Frugal living isn’t everything – here’s why

Frugal living isn’t everything – here’s why

Yes, I know. Gasp. How could I possibly say that being frugal isn’t everything, given that it is literally in the title of this blog? Well, the truth is that being frugal can potentially be a bit limiting. Especially if your income is on the low side.

And that’s what this post is about.

I hear many bloggers talk a lot about how financial independence is so much more difficult when you aren’t making any money.

At the same time, it can seem a bit patronizing for me to speak about how “easy” financial independence is, given that I do make more than the average person. I’m not trying to hide this fact. And for what it’s worth, I totally agree.

Here's why frugal living isn't always everything.

In fact, even though I haven’t spoken about it much, I definitely agree that “winning” at personal finance is much easier if you can increase your income. Hence, rather than simply saying you should “change your mindset'” or that you should “just spend less,” I would like to go on record in saying that it is indeed not always so easy.

I mostly speak in such a way when addressing those in situations similar to my own. But of course, not everyone’s situation is quite like mine. So, rather than addressing this issue in patronizing or negative way, I would like to tackle it in a more constructive manner.

Frugal living doesn’t work when the math doesn’t

To give a simple example, let’s imagine a family of four with a modest household income – say, $75,000. Again, this is their combined income, and both parents work. I obviously wouldn’t know the full scope of this hypothetical family’s expenses. But with their household income, it’s easy to see why they might be a bit shackled.

After all, the annual contribution limit for most retirement plans is $18,500 in 2018. Doubling this number to get $37,000 for both parents would put us at just about 50% of their household income. And while 50% is conceivable for some, it would almost certainly prove difficult for our imaginary family.

Frugal living can be especially challenging for families.

Even if they manage to avoid a car payment by purchasing used, they would likely have a mortgage or rent. If that mortgage was, say, $1,200/month, they would be paying $14,400 annually. That would leave them with $23,600.

But what if they had to buy that used car of theirs this year? Let’s say they buy a minivan or SUV. Even if they find a pretty good deal, they would likely spend at least $10,000.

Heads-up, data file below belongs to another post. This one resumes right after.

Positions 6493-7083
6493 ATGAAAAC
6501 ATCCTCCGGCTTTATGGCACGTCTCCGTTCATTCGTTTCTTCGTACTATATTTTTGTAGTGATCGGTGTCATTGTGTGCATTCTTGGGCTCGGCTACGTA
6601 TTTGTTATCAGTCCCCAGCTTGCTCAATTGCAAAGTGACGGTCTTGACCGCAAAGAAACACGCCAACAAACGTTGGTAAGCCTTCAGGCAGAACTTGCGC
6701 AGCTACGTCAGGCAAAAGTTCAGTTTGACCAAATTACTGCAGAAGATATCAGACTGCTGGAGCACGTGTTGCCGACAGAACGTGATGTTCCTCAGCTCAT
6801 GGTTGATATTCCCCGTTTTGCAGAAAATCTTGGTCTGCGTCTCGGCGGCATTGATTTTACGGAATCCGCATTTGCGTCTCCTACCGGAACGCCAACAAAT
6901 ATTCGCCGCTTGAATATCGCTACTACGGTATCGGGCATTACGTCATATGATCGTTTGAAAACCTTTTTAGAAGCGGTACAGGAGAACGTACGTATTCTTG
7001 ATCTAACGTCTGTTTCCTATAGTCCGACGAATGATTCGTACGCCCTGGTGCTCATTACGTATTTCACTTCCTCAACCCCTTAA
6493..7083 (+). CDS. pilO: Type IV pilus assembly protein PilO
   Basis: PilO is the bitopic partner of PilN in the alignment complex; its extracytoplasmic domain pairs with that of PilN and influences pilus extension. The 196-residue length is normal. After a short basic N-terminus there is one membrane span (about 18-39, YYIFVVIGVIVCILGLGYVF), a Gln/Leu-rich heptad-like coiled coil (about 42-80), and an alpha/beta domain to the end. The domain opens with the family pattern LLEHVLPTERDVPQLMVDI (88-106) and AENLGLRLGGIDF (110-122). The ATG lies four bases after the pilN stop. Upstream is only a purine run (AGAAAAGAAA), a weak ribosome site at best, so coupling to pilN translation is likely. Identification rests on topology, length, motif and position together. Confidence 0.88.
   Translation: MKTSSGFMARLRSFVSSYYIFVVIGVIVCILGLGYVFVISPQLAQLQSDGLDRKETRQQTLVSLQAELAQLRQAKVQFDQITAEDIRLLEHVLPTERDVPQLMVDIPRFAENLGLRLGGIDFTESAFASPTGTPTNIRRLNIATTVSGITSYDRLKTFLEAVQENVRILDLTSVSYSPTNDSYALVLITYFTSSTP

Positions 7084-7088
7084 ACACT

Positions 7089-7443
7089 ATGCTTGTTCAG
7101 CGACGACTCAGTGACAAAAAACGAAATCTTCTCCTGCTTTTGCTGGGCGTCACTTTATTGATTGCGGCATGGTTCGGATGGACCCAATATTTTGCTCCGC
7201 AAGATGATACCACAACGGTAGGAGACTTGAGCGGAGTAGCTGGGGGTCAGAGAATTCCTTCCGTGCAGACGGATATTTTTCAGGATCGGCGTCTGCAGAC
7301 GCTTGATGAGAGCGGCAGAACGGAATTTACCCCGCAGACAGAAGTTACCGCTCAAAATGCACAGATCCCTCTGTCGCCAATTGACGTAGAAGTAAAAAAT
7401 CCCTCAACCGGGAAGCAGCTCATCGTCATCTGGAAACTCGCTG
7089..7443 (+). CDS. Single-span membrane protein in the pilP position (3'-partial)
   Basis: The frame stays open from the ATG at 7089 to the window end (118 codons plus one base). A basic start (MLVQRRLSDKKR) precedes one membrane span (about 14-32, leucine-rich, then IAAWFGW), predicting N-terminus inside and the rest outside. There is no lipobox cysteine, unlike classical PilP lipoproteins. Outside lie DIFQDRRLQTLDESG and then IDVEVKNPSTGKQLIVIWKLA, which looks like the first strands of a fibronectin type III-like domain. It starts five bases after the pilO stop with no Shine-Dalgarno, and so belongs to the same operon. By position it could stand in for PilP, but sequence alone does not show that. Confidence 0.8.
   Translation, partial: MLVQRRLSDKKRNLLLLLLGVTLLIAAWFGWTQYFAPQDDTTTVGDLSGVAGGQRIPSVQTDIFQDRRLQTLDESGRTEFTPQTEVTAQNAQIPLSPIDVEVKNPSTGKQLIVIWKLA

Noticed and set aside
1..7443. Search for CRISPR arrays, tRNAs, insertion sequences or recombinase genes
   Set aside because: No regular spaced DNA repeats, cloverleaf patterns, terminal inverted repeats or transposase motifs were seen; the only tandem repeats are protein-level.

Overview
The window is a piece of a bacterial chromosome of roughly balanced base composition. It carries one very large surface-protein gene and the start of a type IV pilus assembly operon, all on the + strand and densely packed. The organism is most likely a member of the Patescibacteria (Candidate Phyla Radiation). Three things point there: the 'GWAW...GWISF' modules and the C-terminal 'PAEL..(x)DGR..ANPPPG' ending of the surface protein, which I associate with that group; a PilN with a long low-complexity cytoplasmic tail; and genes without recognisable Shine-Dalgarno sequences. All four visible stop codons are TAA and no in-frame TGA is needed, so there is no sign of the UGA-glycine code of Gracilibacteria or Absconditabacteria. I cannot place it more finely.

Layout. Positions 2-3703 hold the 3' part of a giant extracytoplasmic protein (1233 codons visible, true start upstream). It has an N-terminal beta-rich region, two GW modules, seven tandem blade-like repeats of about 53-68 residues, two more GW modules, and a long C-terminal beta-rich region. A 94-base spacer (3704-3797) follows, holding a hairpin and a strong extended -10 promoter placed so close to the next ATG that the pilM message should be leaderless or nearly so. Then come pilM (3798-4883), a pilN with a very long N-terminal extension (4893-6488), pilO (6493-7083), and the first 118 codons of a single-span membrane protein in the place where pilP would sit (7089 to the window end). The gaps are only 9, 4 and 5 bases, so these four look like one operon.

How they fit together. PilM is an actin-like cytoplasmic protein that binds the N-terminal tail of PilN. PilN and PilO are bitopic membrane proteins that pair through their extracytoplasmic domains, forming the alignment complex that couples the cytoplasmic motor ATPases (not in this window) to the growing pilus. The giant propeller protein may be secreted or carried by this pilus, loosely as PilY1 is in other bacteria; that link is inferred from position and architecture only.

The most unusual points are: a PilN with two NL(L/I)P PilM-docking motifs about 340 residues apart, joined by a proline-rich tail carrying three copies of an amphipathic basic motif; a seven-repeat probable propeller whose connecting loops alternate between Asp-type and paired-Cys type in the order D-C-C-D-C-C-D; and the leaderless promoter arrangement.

Are you seeing where I’m going with this? Frugality can really do wonders. But not always.

Again, I don’t have a family of four of my own, so it’s hard to predict all of their expenses. But I haven’t even covered food, school costs, utilities, and a whole slew of others. And yet, we only have just over $10,000 left, give or take a few thousand.

Oh, and I also haven’t mentioned taxes. That’s a whole other (rather large) expense.

It just isn’t likely that they would be able to max out even a single retirement plan. But depending on their jobs, maxing out these plans might be critical to a safe and secure retirement.

This is a real problem to which there is no easy solution. In lieu of that, I’d like to offer a suggestion or two.

Being more frugal only goes so far

Consider the expenses mentioned above. Other than being extremely frugal, how much can this family realistically trim from their budget? After all, most of the expenses I listed were more or less essential. And turning off the lights when they leave the room isn’t going to save them $5,000 per year.

You know what’s easier than chipping away at expenses, though? Increasing your income. Now, before you scoff and then proclaim “That’s easy for you to say,” bear with me for a moment here.

$5,000 is an arbitrary number, but let’s continue to work with it. After all, while some of us might be able to trim that much in order to save adequately, I would venture a guess that some can’t. In fact, I would bet that many don’t have this option.

Even if you can cut the morning latte and bring your lunch more often, you may fall far short of maximizing your retirement plan(s).

Frugal living might mean trimming expenses. But that can only do so much good.
Skipping the latte will only do so much good.